Lambskin condoms are one of the older methods of pregnancy prevention. They have been used for many hundreds of years, and possibly as far back as the early days of the Roman Empire.

What lambskin condom brands are available?

Surprisingly, we only know of one manufacturer of lambskin condoms. Trojan Naturalamb Condoms, with their "Kling-Tite" band, are the only currently available condom made of lambskin. Previous brands of lambskins, such as Forex Condoms, are no longer for sale.

Is the Lifestyles Skyn a lambskin condom?

No, despite its name, the Skyn condom is not made from lambskin. Lifestyles Skyn is made from polyisoprene, a synthetic version of latex rubber. Like lambskin, these may be more suitable than standard latex for people with allergies, but the Skyn does not have the feel or other qualities of a true natural lambskin condom.

Stanley Hudson 10:27 AM  

@puzzlehoarder, I believe it’s usually spelled PAiutes but there are probably variations.

An enjoyable puzzle but too easy for a Saturday.

Nancy 10:30 AM  

@TomAz, @GILL, @Hartley, @Sue T: Sometimes ignorance is bliss. Since I've never heard of either a PIPET or a PIPETTE, its spelling did not perplex me or throw me off. Love your "because I'd rather be in Paris" comment on the subject, @Hartley.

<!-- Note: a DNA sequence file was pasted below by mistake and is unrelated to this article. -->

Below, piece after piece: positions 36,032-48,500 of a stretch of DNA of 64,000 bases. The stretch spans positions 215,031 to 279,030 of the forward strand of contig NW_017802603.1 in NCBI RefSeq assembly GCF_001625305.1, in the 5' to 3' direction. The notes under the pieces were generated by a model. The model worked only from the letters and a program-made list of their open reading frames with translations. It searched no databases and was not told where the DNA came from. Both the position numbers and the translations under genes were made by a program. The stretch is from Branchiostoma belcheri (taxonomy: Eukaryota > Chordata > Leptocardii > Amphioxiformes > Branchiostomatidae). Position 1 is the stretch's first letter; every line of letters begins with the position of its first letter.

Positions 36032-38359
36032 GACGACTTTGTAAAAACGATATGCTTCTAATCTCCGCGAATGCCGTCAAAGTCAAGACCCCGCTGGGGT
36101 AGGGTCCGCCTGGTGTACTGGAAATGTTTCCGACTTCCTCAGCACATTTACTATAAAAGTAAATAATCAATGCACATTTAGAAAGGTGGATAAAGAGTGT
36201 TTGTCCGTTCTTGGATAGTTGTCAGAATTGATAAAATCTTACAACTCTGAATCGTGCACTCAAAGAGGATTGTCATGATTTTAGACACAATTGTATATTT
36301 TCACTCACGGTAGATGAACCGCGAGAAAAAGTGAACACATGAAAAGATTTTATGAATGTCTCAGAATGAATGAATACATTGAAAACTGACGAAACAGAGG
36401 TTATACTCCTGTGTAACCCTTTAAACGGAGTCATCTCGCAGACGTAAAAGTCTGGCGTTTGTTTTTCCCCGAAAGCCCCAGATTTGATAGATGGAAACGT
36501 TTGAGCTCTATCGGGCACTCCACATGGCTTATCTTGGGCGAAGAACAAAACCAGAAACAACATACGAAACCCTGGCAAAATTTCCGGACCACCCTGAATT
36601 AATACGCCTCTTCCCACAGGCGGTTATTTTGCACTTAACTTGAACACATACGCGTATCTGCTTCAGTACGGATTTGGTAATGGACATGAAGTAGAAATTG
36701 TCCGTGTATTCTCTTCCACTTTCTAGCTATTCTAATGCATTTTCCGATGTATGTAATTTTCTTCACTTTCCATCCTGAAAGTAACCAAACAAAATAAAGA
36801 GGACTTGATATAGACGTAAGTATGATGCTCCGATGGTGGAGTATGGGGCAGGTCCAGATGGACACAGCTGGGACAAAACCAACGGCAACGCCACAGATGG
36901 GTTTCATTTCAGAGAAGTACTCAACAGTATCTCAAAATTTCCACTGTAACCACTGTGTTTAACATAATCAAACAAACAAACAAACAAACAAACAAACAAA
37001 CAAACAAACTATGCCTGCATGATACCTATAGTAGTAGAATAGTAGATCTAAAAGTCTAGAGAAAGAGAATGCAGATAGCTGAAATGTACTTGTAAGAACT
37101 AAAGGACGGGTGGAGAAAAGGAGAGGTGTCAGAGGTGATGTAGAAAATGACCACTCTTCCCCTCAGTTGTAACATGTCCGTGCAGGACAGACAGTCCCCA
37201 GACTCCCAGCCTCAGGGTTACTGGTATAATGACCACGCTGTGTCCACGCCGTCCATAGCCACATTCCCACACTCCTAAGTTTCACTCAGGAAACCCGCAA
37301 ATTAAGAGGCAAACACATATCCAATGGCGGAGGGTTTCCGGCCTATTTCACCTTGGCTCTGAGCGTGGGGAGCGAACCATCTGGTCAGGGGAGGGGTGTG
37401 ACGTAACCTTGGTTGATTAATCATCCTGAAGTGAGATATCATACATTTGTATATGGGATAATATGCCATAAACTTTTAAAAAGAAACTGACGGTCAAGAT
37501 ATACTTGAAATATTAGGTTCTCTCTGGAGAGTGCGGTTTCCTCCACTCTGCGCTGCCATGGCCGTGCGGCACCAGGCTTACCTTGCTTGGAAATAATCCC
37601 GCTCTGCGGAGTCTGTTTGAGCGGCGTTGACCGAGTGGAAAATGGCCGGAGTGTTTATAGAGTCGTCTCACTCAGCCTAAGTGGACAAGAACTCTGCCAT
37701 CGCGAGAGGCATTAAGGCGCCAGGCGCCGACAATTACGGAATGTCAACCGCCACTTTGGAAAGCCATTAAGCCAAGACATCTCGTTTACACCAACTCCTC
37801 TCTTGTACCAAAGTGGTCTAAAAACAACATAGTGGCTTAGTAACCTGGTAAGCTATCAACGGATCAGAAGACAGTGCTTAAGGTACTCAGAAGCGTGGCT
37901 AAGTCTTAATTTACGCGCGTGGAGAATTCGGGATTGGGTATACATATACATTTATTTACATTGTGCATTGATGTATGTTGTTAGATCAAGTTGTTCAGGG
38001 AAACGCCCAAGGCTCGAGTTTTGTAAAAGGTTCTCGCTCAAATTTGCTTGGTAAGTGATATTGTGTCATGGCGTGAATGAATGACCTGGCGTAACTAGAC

@GILL (9:11)-- I tried to find the "YES, AND" explanation directly from Nichols or May or both, but couldn't. Here's what I remember of what they said: You have to keep the improv skit moving along, even if you have no idea where it's going, even if what your improv partner just said seems absolutely ridiculous. If you say something like: "Well that's something I would never do" or "That will never work" you've closed the door to what comes next. So, if you can build on what your partner just said and take it to the next level, that's what you do. But if you can't, you just say: "Yes, and?" You're 1) accepting the premise, no matter how ludicrous and 2) inviting your partner to take the skit to the next level. He/she knows where it's going, even if you don't have a clue.

iheartpoco 10:32 AM  

Hahahaha - English teacher here! Could not get past SESTET, either.

Tom R 10:36 AM  

Is FOREX really a currency? Never heard of it, looked it up, and it seems more like a specialized NYSE. The NYSE isn't a currency, so why is FOREX? I call foul on this one.

mmorgan 10:48 AM  

Lots of great stuff in this puzzle but I had SEpTET and PuMAS and never heard of a PIPET and had no idea why 23D might be CPAS so I had all kinds of problems.

Z 10:50 AM  

In case the comments haven’t already made it obvious, the PPP is a (lower than I thought it would be) high 22 of 66, right at the NONOS line of 33%. The reason I thought it was going to be closer to 40% is that there are so many full names and long names taking up great swaths of grid space. As a result, this will be easy if the PPP is in your wheelhouse and challenging if they are in your outhouse. Just my opinion, but my DNF at PItAS/tURANO looks like a classic natick. Do more than 25% of solvers actually know either of these answers?

@anon1:93 - I had much the same thoughts with far less experience. Thanks for the info.

@travis - I think the trope is more along the lines of the time traveler goes back in time to change some catastrophic event and actually ends up being the cause of the catastrophe. Twelve Monkeys comes to mind, and maybe Looper. My personal favorite is Heinlein’s character Lazarus Long, who goes back in time to become his own father. Boy Howdy, can we talk time travel paradoxes?